The amount of data in the world, and by extensions in businesses, is truly staggering, but what if you’re not using that data?
Over the last two years alone 90% of the data in the world was generated.
Well, to put it bluntly, the organization as a whole suffers. The key characteristic of a modern ERP platform is its ability to examine big data sets automatically and provide you with actionable data.
Analyzing data sets has always been a part of manufacturing, but the scale and speed at which it can be done today is unmatched—one of the reasons the use of predictive analysis grew 76% from 2017 to 2019.
For manufacturers, this is crucial for understanding weaknesses and fixing them, creating leaner operations.
For more information about how businesses can use analytics with ERPs to streamline their supply chains, click the related post below and see what the frontrunners are doing to cut waste and implement leaner operations.
Related Post: Supply Chain Disruption: Mitigating Threats Effectively with Analysis
Customer relationship management
CRMs can come either standalone or as a module of an ERP system. Similarly, they use data sets—but relating solely to clients.
Your CRM will be able to give you actionable data on addressing customer satisfaction with your service and product.
By keeping your customer data all in one place and using the tool for analysis, you’re able to better understand what your customers like and dislike and change your service accordingly.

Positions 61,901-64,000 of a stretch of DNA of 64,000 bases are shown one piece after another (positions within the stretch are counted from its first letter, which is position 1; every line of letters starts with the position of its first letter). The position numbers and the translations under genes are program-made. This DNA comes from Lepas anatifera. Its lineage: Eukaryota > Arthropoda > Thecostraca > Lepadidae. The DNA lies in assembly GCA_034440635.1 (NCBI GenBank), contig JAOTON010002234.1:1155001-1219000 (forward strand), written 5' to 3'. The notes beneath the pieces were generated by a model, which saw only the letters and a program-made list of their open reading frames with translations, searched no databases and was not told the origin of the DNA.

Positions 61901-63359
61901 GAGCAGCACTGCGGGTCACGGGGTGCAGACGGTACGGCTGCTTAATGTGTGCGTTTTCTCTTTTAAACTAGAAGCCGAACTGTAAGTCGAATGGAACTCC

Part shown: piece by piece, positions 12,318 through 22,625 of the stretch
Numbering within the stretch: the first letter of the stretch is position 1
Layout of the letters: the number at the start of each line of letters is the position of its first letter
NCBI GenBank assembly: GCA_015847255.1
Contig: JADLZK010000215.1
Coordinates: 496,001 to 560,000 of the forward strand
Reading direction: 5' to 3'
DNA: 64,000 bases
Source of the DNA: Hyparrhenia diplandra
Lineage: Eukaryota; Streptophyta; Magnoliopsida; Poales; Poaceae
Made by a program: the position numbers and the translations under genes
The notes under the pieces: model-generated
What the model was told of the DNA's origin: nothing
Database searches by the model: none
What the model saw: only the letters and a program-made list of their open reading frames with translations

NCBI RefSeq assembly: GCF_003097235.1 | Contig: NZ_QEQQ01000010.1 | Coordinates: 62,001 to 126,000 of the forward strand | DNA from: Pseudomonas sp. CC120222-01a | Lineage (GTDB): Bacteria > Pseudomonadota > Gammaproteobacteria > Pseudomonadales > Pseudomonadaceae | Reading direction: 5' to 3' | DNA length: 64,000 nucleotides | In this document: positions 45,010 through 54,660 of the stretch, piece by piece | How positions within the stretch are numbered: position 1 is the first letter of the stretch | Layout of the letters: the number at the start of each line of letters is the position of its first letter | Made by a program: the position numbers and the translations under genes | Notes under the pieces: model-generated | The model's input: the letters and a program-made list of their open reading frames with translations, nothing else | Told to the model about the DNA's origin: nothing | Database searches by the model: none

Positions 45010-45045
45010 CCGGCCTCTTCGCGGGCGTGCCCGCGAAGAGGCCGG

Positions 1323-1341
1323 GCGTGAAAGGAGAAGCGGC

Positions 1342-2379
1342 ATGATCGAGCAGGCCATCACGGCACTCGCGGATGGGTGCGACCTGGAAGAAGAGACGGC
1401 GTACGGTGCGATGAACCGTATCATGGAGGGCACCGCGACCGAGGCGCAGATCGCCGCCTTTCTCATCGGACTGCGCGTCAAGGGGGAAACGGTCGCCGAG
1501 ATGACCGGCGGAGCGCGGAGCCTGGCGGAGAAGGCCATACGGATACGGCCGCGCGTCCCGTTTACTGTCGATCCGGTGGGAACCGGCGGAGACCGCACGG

It’ll also give you opportunities to identify upselling and retargeting opportunities within your consumer base, amongst other things.
If you came here asking, “What is lean manufacturing?”, we hope this blog post gave you an understanding of what it is, how it’s deployed by organizations, and why it’s important for manufacturers today.
Lean manufacturing is a term that has been used around the United States since the late 20th century and it’s as important today as it ever was—just in a very different context.
The principles of cutting waste, improving processes, and streamlining manufacturing operations are hardly new, but the tools with which to achieve these goals are today more viable for SMBs than they have ever been.
There’s a reason organizations across the country are implementing cloud ERP systems and similar modules on a large scale; it’s to take advantage of the wealth of data that companies have at their disposal, and to use that data to drive meaningful change.
If you’re taking a look at the list of wastes, and any of them are ringing true, it’s definitely time to think about getting the correct solutions in place so that you can address the issues head-on, creating a leaner manufacturing operation that will reduce expenditure and maximize productivity.
In light of recent events, many organizations have found themselves playing catchup, trying to implement makeshift cloud solutions to make up lost ground while their workforces see drastic transformations.
To find out more about how the cloud can ensure your business is in good shape for the future, download our eBook, “Which Cloud Option Is Right For Your Business?”